I am in the middle of reading a fascinating book by David and Tom Kelley – two brothers who have spearheaded IDEO, one of the world’s leading innovation and design firms. David is also the creator of d.school at Stanford University – which teaches design thinking – a unique multi-disciplinary approach to innovation.
So why am I writing about innovation in a technology blog – because we at BTC live and breathe it with numerous Entrepreneurs and Enterprises who we work with – to bring their ideas and innovations to reality. We are their technology partners and their sound boards as they work to bring their ideas to market – experimenting, testing, implementing and repeating.
David and Tom talk about three factors that are critical to balance for every innovation program – technical, business and human factors. Making sure that an idea is technically feasible (can existing and emerging technologies support it in such a way that it can actually be productized?) and economically viable (can it be brought to market in a cost effective way and is there a business model that can sustain it in long term?) is critical. These are some of the first conversations we have when we are approached by someone who just had her ‘aha’ moment. But there is a third critical element involved – truly understanding the needs of the people for whom the product is being designed for, by not just observing behaviors but also exploring their motivations and core beliefs.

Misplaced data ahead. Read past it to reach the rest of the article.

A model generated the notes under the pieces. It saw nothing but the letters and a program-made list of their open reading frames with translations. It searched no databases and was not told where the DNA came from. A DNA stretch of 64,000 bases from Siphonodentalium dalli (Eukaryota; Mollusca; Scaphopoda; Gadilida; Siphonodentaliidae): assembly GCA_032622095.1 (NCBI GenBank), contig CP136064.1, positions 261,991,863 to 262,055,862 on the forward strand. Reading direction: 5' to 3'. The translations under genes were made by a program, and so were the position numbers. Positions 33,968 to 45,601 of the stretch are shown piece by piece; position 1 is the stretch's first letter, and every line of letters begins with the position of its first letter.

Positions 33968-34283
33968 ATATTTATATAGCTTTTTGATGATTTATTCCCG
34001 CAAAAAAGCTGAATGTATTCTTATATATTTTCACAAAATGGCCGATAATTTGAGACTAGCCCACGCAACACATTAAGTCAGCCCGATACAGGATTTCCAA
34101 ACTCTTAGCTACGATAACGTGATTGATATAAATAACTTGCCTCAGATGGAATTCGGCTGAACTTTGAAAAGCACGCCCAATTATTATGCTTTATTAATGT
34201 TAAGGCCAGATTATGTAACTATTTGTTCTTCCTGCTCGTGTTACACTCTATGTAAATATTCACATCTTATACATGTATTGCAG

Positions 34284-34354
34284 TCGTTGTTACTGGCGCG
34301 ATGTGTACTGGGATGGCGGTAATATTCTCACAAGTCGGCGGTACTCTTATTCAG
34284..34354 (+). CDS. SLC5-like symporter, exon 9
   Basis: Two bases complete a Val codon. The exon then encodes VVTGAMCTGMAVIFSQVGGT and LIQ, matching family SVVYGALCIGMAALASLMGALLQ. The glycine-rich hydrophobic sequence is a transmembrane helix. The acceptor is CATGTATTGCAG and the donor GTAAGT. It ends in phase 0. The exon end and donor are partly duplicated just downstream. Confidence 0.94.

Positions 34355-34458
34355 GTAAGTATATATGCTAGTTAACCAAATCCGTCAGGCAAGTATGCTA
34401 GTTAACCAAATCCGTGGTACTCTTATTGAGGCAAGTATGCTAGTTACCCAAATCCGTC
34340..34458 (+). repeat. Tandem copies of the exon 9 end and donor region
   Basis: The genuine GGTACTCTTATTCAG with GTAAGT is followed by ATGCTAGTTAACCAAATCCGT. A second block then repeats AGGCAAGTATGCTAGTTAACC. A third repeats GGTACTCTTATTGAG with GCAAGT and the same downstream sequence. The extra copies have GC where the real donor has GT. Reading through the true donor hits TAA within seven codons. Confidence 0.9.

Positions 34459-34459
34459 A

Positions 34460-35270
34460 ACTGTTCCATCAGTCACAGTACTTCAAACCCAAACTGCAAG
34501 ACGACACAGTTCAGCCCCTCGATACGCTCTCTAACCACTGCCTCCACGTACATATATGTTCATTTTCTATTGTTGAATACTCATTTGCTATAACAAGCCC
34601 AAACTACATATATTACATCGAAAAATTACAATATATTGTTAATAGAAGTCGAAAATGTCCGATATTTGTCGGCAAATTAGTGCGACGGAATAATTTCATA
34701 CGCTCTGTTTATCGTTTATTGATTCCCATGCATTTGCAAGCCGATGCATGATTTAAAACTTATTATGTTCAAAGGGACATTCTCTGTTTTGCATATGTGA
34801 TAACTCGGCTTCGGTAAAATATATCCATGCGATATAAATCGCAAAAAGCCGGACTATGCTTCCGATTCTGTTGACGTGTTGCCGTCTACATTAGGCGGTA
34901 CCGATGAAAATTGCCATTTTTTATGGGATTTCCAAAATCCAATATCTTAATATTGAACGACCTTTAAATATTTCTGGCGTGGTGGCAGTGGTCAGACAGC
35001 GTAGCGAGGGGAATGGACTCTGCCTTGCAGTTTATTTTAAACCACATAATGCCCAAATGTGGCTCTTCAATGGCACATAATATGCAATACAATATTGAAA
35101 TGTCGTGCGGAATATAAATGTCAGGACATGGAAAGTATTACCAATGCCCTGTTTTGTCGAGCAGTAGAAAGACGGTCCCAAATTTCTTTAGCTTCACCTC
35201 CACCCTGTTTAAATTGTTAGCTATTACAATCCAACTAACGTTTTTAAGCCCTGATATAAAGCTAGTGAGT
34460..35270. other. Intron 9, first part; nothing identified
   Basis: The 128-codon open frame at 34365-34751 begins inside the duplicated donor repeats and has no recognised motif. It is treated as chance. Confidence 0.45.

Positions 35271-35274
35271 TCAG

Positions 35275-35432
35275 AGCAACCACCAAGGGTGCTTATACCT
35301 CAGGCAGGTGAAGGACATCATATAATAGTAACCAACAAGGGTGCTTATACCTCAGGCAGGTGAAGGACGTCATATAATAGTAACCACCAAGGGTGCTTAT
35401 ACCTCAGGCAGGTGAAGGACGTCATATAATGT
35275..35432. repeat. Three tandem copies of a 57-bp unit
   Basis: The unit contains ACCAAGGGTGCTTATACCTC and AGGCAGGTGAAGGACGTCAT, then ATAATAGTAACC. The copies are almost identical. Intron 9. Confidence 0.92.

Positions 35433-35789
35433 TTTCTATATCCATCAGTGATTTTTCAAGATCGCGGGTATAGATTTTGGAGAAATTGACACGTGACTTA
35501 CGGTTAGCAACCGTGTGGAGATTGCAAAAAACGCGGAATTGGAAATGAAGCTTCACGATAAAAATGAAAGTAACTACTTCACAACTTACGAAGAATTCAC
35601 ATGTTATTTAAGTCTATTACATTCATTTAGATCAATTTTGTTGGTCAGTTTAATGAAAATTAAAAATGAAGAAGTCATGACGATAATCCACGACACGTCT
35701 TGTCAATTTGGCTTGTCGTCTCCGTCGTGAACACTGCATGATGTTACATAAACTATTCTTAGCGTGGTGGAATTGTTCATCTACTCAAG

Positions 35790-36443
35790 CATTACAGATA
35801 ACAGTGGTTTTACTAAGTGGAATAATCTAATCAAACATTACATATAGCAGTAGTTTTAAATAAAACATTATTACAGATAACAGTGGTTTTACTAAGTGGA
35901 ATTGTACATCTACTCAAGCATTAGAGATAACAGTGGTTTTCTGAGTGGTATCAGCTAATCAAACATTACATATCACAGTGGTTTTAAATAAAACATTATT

How do they perceive certain product and how will they react when they encounter a different experience with that product or a completely new product?
Just because a product is technically feasible and economically viable to develop doesn’t mean it will be accepted and be a success – unless it meets real needs and desires of your targeted customers. A case in point – there are close to 40,000 Healthcare Apps in the App store(s) today – over 60% of them have less than 500 downloads. WhatsApp became the success it did not just because it cracked the technical challenge of cross-platform mobile messaging but more so because it satisfied a basic human need – to easily connect and communicate with anyone anywhere.
Every successful app story has significant human factors involved – intentional or not. But as David and and Tom point out successful innovations rely on some element of human-centered design research while balancing the technology and business elements. You can leave it to chance but your idea for the next great product – be it a cool app or a new candy bar will have a better chance of success if you gave equal attention to the human factors.
What does your innovation process look like? Do you have the flexibility to make it a human-centered process or are you bogged down by the top-down solely data driven centrally dictated process? I would love to hear your stories and thoughts.
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